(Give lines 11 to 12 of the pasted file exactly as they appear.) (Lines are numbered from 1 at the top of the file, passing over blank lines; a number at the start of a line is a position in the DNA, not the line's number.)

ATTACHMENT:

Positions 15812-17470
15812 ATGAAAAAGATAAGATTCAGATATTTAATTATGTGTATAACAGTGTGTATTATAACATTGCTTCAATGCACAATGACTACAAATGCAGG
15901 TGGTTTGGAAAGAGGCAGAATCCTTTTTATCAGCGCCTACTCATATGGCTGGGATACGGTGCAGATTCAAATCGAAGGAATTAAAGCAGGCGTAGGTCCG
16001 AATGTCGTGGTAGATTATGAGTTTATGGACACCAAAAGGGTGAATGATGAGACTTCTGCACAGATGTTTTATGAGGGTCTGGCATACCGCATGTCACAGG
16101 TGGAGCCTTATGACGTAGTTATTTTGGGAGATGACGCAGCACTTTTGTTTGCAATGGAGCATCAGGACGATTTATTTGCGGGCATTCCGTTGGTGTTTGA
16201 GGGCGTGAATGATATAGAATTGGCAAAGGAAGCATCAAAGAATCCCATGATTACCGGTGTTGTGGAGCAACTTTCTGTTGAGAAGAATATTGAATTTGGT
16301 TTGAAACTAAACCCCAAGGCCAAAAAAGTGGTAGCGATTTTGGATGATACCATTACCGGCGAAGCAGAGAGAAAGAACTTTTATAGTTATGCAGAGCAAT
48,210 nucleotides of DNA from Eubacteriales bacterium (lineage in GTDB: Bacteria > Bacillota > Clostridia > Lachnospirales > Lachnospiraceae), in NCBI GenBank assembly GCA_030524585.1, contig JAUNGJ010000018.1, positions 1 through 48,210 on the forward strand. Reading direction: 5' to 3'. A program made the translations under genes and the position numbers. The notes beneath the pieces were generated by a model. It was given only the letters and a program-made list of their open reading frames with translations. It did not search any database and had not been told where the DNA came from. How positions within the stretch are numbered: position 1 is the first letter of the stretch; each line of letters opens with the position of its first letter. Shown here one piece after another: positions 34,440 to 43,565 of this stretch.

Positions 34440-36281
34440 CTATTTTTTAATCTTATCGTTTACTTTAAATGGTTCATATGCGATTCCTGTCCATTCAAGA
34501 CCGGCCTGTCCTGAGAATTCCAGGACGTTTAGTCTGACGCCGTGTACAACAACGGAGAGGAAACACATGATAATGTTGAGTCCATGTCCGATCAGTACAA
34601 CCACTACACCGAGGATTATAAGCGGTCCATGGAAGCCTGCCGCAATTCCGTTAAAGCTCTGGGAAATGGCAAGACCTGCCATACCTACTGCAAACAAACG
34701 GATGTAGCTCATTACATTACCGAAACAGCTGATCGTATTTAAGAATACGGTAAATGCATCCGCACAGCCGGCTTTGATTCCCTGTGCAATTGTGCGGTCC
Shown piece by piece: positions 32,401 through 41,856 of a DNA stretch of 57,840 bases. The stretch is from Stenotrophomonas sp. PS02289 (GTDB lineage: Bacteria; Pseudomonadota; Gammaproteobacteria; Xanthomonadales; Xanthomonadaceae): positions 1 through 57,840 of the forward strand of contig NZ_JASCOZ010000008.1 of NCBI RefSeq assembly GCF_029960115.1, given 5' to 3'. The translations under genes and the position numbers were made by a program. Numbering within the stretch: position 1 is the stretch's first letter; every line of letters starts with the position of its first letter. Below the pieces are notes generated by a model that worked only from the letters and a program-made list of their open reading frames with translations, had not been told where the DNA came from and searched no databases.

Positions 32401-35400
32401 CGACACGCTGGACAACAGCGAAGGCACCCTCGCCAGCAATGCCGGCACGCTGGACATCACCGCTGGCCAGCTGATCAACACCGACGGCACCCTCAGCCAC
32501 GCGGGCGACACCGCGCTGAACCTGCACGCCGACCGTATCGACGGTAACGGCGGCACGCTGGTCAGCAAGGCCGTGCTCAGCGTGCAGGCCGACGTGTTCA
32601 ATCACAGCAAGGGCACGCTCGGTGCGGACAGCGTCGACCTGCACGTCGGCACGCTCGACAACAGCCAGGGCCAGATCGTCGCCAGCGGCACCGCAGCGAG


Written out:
34501 CCGGCCTGTCCTGAGAATTCCAGGACGTTTAGTCTGACGCCGTGTACAACAACGGAGAGGAAACACATGATAATGTTGAGTCCATGTCCGATCAGTACAA
34601 CCACTACACCGAGGATTATAAGCGGTCCATGGAAGCCTGCCGCAATTCCGTTAAAGCTCTGGGAAATGGCAAGACCTGCCATACCTACTGCAAACAAACG